COVID-19 has pushed photojournalists to use their creativity and skills to tell a visual story at a distance amid complicated challenges during these extraordinary times. The implementation of social distancing guidelines has made it difficult for photojournalists to perform their work consistently and effectively.
Freelance photographer Carlos Osorio said it is an arduous process as he has to maintain social distancing guidelines and sanitize his camera equipment before and after work. Before he captures photographs in the field, he has to prepare personal protective equipment such as gloves, face mask and hand sanitizer. After Osorio finishes taking photographs, he sanitizes not only his camera equipment but he also puts on a new change of clothes.
“All my cameras get cleaned in here after every assignment every time I go out,” Osorio told The Toronto Observer in an interview in late June. “I come home, I go wipe everything down with Lysol wipes, and then I basically just lay it out on the floor because it has to air dry. And once I do all that, I clean my hands.”
When it comes to regular assignments, Osorio said he was able to respect social distancing by utilizing a longer lens. But he said it is impractical to keep his distance when it comes to photographing protests.
“It’s impossible to maintain social distance, because a lot of the times we want to be present,” Osorio said. “So, is it a risk? Sure, but you just try and do the best you possibly can to protect yourself and still be able to do your job.”
Osorio, who previously worked as a staff photographer for the Toronto Star, compared his experience as a freelance photographer to being on staff for a major newspaper. In the latter, staff photographers have benefits, use company equipment and receive a steady salary. Despite the benefits, Osorio said that being a freelance photographer provides him with more creative freedom in his work. However, he has found the pandemic has decreased the demand for freelance photographers.
Evan Mitsui, a staff photographer for CBC’s The National, said the amount of work has increased for him as there is a need for journalist to cover news stories about COVID-19.
“I think it’s safe to say I’ve never been so busy. My workload has grown exponentially because of the pandemic,” Mitsui told The Toronto Observer in a recent interview. “I’ve been really fortunate to be able to be out working, not just working consistently, but working a lot every day. And it’s also given me a lot of freedom to pitch stories and chase things.”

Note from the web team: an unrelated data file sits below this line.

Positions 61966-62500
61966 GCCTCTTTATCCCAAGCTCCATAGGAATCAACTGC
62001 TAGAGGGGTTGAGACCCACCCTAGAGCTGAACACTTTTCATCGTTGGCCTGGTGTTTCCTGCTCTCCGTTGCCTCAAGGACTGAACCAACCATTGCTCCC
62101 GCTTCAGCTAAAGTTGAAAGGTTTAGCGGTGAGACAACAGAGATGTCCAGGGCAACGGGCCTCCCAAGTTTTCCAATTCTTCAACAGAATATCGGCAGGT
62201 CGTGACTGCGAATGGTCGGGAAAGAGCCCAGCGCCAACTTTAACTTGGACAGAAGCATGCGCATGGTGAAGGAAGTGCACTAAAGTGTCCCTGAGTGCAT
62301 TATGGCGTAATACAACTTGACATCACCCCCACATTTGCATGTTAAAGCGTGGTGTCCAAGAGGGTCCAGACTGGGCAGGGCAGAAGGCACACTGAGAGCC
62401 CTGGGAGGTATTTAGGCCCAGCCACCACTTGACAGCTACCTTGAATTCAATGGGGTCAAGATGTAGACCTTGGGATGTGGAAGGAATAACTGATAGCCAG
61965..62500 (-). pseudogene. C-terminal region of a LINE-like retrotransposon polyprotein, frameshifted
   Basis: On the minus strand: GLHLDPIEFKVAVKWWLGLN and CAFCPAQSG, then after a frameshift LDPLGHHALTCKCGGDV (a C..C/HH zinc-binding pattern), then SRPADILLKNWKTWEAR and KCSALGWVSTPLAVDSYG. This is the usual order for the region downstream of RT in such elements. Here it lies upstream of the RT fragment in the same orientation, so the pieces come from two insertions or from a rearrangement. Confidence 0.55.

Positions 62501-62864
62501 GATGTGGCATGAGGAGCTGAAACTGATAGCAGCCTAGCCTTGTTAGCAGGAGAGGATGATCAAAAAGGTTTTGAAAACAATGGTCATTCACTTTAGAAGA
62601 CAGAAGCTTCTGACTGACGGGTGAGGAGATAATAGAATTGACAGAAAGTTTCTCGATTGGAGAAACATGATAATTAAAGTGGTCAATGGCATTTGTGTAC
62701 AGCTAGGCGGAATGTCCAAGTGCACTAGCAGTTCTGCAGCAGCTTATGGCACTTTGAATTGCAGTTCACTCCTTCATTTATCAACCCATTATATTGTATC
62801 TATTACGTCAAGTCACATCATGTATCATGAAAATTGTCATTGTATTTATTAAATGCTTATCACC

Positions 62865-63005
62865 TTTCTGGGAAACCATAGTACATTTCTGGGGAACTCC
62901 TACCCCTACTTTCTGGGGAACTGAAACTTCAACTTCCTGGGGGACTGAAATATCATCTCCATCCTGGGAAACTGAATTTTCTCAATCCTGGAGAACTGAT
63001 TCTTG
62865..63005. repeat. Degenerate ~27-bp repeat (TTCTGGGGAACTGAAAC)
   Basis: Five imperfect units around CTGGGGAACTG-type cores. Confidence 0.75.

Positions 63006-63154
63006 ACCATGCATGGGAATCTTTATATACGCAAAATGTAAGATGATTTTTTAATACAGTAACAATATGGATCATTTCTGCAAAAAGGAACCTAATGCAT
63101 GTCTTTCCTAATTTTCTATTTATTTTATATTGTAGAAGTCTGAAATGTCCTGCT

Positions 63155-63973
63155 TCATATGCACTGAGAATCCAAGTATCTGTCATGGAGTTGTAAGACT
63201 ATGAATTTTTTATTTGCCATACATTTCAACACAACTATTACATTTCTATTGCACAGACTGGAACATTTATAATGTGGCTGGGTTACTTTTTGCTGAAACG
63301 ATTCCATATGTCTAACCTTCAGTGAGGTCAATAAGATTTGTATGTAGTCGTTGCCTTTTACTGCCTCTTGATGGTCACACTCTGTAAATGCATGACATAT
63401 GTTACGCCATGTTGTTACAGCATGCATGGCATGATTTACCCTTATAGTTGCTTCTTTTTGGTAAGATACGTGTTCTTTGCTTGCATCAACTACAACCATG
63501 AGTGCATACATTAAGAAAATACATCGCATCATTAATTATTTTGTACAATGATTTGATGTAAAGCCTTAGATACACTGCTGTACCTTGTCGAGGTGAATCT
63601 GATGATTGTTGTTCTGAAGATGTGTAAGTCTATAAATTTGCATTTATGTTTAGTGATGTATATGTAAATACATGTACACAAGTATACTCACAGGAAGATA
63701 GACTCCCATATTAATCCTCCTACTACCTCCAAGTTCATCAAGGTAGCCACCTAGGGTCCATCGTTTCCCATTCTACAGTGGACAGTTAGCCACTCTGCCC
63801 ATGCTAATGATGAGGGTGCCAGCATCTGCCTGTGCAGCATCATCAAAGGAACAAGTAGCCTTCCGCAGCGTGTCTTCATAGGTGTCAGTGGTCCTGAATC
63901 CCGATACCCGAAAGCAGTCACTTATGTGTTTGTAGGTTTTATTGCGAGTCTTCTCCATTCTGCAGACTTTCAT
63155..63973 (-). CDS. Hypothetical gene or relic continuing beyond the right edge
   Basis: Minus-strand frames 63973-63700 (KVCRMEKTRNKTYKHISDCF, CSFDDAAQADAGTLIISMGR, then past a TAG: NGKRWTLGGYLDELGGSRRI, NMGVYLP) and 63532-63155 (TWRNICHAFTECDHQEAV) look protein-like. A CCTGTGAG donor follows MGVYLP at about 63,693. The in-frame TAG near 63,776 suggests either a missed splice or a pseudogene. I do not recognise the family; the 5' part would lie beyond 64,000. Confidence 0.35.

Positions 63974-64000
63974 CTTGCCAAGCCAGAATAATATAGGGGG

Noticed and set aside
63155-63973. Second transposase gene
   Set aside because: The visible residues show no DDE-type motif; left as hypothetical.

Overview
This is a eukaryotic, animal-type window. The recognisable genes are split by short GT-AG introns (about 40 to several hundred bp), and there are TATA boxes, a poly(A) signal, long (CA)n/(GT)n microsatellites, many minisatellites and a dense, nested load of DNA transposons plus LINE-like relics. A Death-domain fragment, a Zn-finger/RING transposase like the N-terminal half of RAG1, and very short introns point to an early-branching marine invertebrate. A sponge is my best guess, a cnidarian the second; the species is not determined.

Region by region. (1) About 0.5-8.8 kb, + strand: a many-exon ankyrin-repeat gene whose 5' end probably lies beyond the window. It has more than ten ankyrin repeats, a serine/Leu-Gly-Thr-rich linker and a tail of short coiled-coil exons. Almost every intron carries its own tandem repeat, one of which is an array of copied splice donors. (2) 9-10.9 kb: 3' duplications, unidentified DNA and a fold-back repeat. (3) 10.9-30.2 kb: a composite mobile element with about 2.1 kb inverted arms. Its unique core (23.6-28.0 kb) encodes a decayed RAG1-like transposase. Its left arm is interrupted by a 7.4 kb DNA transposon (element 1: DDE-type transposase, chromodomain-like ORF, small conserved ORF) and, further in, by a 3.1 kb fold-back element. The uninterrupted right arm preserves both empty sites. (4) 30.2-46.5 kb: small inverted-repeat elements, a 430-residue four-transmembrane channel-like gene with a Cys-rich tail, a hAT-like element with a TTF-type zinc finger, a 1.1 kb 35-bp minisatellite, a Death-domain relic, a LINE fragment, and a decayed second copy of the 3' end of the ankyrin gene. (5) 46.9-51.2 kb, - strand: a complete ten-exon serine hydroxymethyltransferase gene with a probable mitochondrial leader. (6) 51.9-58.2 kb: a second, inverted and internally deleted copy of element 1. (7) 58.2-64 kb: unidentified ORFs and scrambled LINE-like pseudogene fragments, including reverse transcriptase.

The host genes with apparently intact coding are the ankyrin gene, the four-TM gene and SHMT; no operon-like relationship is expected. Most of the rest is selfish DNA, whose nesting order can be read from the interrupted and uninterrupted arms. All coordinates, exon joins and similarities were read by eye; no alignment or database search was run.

Fred Lum, a staff photographer for The Globe and Mail for 36 years, said financial security is the main benefit for staff photographers but that jobs in journalism are disappearing.
“Staff jobs are in decline and have been for years, and they likely won’t ever be filled,” Lum told The Toronto Observer. “I’m the only staff photographer at the Globe, although the video department also fills in if the day gets busy.”
The biggest challenge that journalism currently faces is the multitude of layoffs and furloughs. The increasing amount of budget cuts has made news organizations experience financial struggles. Some have faced suspension of work operations, while others have faced closure, making the future of journalism filled with obstacles and uncertainties.
Osorio hopes news organizations will find new ways to succeed, but he is uncertain about what journalism jobs will look like. Mitsui says local news organizations are struggling but finds that the push from COVID-19 has firmly continued the surge of online news platforms. As for print, Lum believes that stories in newspapers will have to depend on affordability, but also finds it to be an invaluable source of information that will always be around.
When asked for advice for aspiring journalists, they all said they believe in hard work and being relentless when digging for stories. As for photojournalists, it’s all about building the skills needed for today’s changing world.